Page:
PHASE I:    FORMATION

PROCESS OUTCOMES

PRODUCT OUTCOMES

Ground Rules

Membership List

Membership Agreements

Collaborative Agreements

Statement of Purpose/Mission

Steering Committee

Decision-making structure

Management structure

By-laws or Operating Procedures

Established Office Site

Stationery

 

Publicity material re: purpose and goals of the collaboration

Service directory

Contact/alert sheets and systems to activate membership around tasks

Information on targets and likely points of access.

Mutually agreed-upon strategies and activities

 

PHASE II:   IMPLEMENTATION

PROCESS OUTCOMES

PRODUCT OUTCOMES

Activity and research reports

Increased number of people and organizations involved in the core and extended collaboration network

Funding proposals are developed and sent.

Evaluation measures and a process is determined.

Application for tax exempt status, if relevant.

   

 

      Action Plan

Needs assessment and analysis is conducted or updated.

Needs assessment is disseminated for reactions, and then revised and finalized.

Committee work makes steady progress toward meeting goals and implementing strategies.

 

 

 

Planning  

Community involvement in identifying service needs and  evaluating service operations.

A mechanism to systematically involve consumers/clients in planning and implementing services

 

PROCESS OUTCOMES

PRODUCT OUTCOMES

 

 

Service Integration

     New service systems to make services  more sensitive, comprehensive or targeted.

Increased services, as measured by either units of service or numbers of clients served, or additional dollars for service delivery.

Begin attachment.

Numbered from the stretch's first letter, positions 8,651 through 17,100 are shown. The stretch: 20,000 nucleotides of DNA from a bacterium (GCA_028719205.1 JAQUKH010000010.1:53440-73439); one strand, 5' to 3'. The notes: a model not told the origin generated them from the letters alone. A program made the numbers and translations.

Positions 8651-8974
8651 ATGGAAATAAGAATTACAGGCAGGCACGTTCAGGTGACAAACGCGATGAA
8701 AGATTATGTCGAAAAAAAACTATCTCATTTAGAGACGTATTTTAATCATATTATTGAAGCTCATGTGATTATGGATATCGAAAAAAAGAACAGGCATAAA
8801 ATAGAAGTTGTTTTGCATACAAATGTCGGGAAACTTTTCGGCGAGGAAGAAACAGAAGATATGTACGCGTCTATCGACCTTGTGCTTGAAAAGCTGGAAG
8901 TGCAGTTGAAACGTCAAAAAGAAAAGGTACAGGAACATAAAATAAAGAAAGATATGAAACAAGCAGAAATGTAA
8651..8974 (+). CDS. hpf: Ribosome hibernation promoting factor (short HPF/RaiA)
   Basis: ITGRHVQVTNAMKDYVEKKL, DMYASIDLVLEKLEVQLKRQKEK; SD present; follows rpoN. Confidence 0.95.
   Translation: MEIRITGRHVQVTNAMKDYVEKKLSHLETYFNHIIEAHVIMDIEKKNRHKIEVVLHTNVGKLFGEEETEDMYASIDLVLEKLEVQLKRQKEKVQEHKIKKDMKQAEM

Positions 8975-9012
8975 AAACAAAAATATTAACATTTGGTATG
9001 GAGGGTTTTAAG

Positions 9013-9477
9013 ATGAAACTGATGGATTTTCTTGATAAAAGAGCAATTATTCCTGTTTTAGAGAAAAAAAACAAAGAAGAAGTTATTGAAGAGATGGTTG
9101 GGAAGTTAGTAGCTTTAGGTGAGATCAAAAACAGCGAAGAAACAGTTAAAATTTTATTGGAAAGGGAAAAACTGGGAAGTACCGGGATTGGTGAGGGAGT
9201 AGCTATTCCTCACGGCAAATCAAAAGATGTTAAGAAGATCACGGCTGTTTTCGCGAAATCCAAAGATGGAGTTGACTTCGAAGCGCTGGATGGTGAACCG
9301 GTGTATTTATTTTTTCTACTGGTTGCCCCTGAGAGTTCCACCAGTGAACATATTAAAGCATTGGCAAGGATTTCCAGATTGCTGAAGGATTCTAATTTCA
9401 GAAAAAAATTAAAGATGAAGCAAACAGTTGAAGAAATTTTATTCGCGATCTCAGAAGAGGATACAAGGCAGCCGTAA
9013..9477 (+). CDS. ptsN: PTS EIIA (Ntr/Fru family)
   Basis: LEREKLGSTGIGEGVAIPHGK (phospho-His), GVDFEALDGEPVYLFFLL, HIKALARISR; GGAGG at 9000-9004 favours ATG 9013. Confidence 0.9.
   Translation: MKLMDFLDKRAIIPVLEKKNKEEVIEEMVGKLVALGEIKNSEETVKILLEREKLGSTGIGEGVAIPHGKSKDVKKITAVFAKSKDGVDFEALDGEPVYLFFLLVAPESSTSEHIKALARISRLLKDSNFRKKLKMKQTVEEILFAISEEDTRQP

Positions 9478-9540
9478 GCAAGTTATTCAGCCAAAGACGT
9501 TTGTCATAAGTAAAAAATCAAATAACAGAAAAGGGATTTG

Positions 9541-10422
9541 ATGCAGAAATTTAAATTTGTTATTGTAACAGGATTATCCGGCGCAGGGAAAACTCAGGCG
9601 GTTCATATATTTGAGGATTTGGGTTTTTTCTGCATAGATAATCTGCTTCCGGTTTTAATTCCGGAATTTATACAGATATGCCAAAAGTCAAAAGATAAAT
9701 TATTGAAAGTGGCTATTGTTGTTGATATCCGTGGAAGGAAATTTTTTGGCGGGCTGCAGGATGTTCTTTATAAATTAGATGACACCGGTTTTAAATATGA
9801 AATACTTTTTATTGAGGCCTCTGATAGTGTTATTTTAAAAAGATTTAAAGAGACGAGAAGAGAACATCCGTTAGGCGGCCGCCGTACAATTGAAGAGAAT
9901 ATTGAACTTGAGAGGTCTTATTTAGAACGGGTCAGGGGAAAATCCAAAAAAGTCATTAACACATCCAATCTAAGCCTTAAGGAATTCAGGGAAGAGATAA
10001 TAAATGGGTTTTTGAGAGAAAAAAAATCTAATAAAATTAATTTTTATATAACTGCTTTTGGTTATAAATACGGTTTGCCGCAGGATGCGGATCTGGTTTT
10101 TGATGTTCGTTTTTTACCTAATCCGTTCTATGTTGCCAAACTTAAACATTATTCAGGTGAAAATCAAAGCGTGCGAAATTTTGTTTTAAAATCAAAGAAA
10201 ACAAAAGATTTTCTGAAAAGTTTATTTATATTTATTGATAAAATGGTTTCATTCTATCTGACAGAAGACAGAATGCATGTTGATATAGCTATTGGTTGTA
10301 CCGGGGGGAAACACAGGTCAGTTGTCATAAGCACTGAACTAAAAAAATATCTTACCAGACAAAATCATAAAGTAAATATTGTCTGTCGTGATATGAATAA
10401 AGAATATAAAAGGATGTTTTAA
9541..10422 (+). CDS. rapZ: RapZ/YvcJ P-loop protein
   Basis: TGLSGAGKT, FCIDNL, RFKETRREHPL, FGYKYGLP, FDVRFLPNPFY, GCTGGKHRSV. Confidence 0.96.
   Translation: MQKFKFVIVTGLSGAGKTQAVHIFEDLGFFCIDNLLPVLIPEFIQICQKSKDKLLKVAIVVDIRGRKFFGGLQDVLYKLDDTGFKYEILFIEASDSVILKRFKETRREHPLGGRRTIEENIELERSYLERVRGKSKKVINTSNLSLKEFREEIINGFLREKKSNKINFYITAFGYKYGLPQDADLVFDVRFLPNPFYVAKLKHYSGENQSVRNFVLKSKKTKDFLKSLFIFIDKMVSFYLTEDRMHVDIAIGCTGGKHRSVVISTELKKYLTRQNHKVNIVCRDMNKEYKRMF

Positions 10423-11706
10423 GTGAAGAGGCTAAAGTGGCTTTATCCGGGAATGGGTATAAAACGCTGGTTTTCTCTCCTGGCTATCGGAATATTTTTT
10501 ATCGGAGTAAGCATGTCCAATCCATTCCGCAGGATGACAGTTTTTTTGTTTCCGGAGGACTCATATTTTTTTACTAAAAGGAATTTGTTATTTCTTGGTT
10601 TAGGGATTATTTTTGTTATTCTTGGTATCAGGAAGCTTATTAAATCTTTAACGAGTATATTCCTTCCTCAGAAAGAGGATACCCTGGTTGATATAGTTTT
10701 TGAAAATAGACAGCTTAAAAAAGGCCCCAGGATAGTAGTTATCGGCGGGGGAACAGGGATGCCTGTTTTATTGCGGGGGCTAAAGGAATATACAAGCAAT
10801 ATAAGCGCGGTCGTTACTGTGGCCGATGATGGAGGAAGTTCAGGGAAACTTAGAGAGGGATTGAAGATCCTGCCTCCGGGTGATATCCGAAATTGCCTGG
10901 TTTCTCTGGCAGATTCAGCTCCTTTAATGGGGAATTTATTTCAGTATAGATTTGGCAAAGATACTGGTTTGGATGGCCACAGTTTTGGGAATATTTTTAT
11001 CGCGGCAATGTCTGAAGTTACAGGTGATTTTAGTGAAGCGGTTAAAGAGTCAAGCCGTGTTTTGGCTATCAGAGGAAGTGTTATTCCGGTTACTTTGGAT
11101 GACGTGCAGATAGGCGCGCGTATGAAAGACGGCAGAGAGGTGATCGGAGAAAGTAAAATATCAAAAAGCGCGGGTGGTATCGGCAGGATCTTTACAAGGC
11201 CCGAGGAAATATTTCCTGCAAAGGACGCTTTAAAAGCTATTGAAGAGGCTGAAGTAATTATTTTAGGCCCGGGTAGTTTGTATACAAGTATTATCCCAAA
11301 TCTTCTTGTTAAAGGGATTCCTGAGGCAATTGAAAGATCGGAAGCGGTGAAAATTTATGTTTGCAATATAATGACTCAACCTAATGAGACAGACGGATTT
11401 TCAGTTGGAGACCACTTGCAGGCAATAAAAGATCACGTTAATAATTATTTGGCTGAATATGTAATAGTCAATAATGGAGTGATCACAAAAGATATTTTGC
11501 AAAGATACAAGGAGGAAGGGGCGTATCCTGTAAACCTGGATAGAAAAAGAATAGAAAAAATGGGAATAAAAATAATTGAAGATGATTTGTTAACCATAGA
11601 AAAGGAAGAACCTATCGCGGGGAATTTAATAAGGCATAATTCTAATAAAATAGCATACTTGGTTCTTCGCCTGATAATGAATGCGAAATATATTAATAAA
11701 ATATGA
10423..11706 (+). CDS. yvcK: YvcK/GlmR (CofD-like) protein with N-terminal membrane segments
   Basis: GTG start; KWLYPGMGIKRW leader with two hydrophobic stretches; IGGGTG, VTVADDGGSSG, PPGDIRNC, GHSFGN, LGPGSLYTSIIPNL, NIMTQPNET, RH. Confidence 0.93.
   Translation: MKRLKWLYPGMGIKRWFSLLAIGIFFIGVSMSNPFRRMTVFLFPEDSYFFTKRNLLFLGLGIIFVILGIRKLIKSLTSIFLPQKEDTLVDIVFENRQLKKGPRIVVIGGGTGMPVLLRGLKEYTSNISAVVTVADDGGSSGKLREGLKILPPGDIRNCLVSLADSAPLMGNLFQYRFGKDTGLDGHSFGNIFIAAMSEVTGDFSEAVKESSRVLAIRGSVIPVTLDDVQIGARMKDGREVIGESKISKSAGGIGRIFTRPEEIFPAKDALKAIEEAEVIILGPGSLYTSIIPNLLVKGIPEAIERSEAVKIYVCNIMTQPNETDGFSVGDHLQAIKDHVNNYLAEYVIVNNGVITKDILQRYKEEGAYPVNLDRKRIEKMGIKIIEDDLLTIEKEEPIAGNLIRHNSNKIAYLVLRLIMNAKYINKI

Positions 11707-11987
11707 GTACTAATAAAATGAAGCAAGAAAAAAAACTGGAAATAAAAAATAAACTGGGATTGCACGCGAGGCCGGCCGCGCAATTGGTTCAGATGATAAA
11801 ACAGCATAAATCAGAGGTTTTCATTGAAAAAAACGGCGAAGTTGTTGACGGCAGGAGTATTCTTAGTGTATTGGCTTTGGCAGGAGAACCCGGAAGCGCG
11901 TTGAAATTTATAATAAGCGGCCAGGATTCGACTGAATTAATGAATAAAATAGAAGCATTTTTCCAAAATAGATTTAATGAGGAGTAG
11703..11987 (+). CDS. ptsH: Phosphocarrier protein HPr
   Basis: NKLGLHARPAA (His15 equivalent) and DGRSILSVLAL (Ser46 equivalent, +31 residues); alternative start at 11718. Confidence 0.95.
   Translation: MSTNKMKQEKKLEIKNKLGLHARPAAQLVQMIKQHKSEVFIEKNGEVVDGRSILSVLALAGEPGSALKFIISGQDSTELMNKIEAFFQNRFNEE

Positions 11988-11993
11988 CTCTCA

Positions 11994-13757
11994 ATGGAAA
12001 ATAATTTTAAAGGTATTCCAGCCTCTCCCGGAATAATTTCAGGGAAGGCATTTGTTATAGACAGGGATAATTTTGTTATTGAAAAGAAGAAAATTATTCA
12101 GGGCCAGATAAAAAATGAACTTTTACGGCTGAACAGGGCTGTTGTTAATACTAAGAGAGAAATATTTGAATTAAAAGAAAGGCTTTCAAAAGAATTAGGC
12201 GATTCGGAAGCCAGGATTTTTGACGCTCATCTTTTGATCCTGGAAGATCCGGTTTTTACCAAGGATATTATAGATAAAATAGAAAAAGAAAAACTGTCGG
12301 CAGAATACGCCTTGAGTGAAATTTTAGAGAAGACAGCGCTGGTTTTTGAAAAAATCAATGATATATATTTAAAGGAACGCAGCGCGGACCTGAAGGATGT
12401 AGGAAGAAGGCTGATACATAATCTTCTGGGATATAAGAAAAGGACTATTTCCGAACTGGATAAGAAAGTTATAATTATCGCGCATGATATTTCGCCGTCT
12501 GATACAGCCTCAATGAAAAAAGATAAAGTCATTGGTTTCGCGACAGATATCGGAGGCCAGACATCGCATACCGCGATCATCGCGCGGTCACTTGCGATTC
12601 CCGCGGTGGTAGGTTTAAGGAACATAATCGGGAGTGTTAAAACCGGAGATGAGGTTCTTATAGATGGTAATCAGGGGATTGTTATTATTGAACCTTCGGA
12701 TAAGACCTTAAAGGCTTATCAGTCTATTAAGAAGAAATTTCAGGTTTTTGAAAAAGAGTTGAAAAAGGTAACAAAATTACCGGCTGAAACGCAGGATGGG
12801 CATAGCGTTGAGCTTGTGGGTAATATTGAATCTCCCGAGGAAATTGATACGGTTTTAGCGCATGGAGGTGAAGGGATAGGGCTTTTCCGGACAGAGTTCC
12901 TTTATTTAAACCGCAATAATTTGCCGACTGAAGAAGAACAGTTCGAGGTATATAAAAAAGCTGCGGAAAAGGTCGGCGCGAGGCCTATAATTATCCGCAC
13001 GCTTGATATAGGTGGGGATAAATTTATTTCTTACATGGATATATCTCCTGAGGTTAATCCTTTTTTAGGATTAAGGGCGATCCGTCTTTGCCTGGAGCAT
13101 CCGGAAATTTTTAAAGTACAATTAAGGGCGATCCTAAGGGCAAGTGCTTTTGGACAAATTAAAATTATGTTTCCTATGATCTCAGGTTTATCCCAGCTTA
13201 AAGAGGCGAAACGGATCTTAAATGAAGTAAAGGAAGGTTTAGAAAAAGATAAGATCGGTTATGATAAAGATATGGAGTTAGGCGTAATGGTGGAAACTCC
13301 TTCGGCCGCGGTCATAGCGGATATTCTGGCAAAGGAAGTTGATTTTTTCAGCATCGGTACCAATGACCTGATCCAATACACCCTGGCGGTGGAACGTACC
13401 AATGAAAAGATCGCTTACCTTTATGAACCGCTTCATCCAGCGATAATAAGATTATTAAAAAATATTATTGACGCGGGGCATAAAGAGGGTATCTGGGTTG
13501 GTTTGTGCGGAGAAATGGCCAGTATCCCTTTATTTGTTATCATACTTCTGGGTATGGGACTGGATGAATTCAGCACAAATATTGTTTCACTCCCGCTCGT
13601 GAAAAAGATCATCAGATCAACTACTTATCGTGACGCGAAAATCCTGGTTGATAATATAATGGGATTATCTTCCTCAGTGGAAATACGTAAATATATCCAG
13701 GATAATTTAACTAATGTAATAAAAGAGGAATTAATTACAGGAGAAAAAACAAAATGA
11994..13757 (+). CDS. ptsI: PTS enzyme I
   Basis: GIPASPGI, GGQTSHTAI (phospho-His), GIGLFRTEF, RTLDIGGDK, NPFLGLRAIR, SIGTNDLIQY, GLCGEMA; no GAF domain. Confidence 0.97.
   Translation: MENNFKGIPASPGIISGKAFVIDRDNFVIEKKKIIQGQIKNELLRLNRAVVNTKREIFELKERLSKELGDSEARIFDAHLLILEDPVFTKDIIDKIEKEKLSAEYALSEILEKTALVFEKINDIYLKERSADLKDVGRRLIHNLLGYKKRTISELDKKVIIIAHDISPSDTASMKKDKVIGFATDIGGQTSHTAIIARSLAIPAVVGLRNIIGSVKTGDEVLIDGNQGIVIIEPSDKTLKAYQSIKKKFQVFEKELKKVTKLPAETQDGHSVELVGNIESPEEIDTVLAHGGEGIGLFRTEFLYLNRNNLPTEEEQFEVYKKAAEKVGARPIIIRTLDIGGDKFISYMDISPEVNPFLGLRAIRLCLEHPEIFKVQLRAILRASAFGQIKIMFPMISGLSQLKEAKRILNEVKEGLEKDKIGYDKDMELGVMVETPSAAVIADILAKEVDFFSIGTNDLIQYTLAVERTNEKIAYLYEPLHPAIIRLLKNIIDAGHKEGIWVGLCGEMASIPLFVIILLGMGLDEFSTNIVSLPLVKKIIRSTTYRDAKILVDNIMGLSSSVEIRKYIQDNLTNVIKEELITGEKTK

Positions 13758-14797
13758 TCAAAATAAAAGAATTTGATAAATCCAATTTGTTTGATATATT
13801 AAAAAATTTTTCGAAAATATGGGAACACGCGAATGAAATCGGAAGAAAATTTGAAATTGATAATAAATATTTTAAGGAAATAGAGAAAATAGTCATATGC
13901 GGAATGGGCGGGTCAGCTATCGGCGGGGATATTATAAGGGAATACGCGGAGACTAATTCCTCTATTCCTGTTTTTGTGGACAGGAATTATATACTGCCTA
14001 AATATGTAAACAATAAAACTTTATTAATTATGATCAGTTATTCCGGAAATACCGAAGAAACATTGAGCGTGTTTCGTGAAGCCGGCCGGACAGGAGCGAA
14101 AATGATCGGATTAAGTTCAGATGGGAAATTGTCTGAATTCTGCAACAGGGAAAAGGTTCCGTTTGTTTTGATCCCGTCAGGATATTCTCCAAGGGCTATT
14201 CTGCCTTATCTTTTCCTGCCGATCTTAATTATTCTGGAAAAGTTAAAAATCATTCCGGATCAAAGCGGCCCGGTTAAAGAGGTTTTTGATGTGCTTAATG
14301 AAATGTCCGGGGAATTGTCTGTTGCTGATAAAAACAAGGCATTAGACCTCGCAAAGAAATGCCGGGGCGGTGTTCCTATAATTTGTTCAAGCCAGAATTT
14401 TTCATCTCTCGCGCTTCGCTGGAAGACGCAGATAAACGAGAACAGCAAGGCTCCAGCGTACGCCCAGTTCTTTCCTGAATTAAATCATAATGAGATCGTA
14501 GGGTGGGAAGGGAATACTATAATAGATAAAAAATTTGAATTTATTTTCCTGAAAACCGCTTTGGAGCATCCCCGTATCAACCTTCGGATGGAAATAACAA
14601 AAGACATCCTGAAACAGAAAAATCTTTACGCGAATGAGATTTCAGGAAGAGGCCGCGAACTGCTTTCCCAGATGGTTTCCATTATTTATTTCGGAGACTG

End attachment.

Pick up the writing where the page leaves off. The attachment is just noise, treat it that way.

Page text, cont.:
Procedures for consumer monitoring of joint services

 

 

 

Advocacy / Social Change

A new advocacy campaign

Public education and outreach

Resource development strategies and plans

Increased resources for community needs

 

PHASE  III:   MAINTENANCE

PROCESS OUTCOMES

PRODUCT OUTCOMES

Evaluation of outcomes of collaboration

Regular meetings or special events

Updated membership and mailing lists

The Collaboration provides concrete benefits (information, resources, contacts) for its members.

 

Results continue to be produced from ongoing projects.

Collaboration focuses on a  new issue.

Regular communication / information-sharing mechanism. i.e. a newsletter

 

 

PHASE IV: TERMINATION

PROCESS OUTCOMES

PRODUCT OUTCOMES

Collaboration ceases, or group is transformed.

Time limited projects are completed and collaboration convenes as needed.

 

 

 

Projects are completed and goals met.

Power is transferred.

Projects are spun off.

The need for this collaboration no longer exists.

 

           


RESOURCES

 

                Project Annual Budget:

 

                Annual Income:

                Cash                                                      In-Kind donations, volunteers______________

 

                Source of Resources  (in %) :

                Membership Dues_______              Sponsorship              ________

                Grants                         _______           Volunteers & In-Kind  ________

 

 

 

 

ONGOING PARTICIPATION:

 

                ACCOMPLISHMENTS

 

 

                BENEFITS COALITION OFFERS TO ITS MEMBERS

 

 

 

 

 

 

PROBLEMS THE COALITION EXPERIENCES OR ANTICIPATES, and POSSIBLE SOLUTIONS

 

                INTERNAL PROBLEMS                            

 

 

 

 

 

 

 

 

                SOLUTIONS

 

 

 

 

 

 

 

_________________________________________________________________

 

                EXTERNAL PROBLEMS                            

 

 

 

 

 

 

 

 

 

                SOLUTIONS

 

 

FOR CONSULTATION OR TRAINING ON COALITION EFFECTIVENESS, CONTACT:

 

BETH ROSENTHAL                                          TERRY MIZRAHI

105 First Avenue, #3                            Education Center for

New York, NY 10003                            Community Organizing

(212) 995-9686                                     Hunter School of Social Work

                                                                            129 East 79th Street

                                                                                 New York, NY 10021

                                                                 (212) 452-7112